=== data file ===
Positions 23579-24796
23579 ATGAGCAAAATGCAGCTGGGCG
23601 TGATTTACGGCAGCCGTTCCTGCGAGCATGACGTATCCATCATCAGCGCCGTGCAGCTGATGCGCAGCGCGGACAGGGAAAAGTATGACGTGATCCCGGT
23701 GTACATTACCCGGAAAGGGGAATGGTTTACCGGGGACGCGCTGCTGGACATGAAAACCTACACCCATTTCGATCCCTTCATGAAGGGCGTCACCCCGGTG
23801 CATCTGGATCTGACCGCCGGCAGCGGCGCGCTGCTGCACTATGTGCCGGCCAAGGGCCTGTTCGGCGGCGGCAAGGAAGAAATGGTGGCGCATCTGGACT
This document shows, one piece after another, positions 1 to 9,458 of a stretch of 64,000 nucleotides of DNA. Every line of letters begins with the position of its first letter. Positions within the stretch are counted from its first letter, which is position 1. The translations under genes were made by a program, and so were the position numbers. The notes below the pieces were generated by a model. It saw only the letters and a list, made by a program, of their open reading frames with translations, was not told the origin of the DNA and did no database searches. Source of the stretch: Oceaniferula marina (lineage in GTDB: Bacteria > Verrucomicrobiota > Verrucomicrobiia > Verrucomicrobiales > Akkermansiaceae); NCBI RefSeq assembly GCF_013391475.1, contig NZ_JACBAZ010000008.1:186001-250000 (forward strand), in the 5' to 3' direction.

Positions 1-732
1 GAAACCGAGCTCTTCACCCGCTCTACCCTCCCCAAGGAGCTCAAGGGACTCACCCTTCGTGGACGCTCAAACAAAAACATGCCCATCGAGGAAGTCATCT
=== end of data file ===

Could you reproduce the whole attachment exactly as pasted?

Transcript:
Positions 23579-24796
23579 ATGAGCAAAATGCAGCTGGGCG
23601 TGATTTACGGCAGCCGTTCCTGCGAGCATGACGTATCCATCATCAGCGCCGTGCAGCTGATGCGCAGCGCGGACAGGGAAAAGTATGACGTGATCCCGGT
23701 GTACATTACCCGGAAAGGGGAATGGTTTACCGGGGACGCGCTGCTGGACATGAAAACCTACACCCATTTCGATCCCTTCATGAAGGGCGTCACCCCGGTG
23801 CATCTGGATCTGACCGCCGGCAGCGGCGCGCTGCTGCACTATGTGCCGGCCAAGGGCCTGTTCGGCGGCGGCAAGGAAGAAATGGTGGCGCATCTGGACT
This document shows, one piece after another, positions 1 to 9,458 of a stretch of 64,000 nucleotides of DNA. Every line of letters begins with the position of its first letter. Positions within the stretch are counted from its first letter, which is position 1. The translations under genes were made by a program, and so were the position numbers. The notes below the pieces were generated by a model. It saw only the letters and a list, made by a program, of their open reading frames with translations, was not told the origin of the DNA and did no database searches. Source of the stretch: Oceaniferula marina (lineage in GTDB: Bacteria > Verrucomicrobiota > Verrucomicrobiia > Verrucomicrobiales > Akkermansiaceae); NCBI RefSeq assembly GCF_013391475.1, contig NZ_JACBAZ010000008.1:186001-250000 (forward strand), in the 5' to 3' direction.

Positions 1-732
1 GAAACCGAGCTCTTCACCCGCTCTACCCTCCCCAAGGAGCTCAAGGGACTCACCCTTCGTGGACGCTCAAACAAAAACATGCCCATCGAGGAAGTCATCT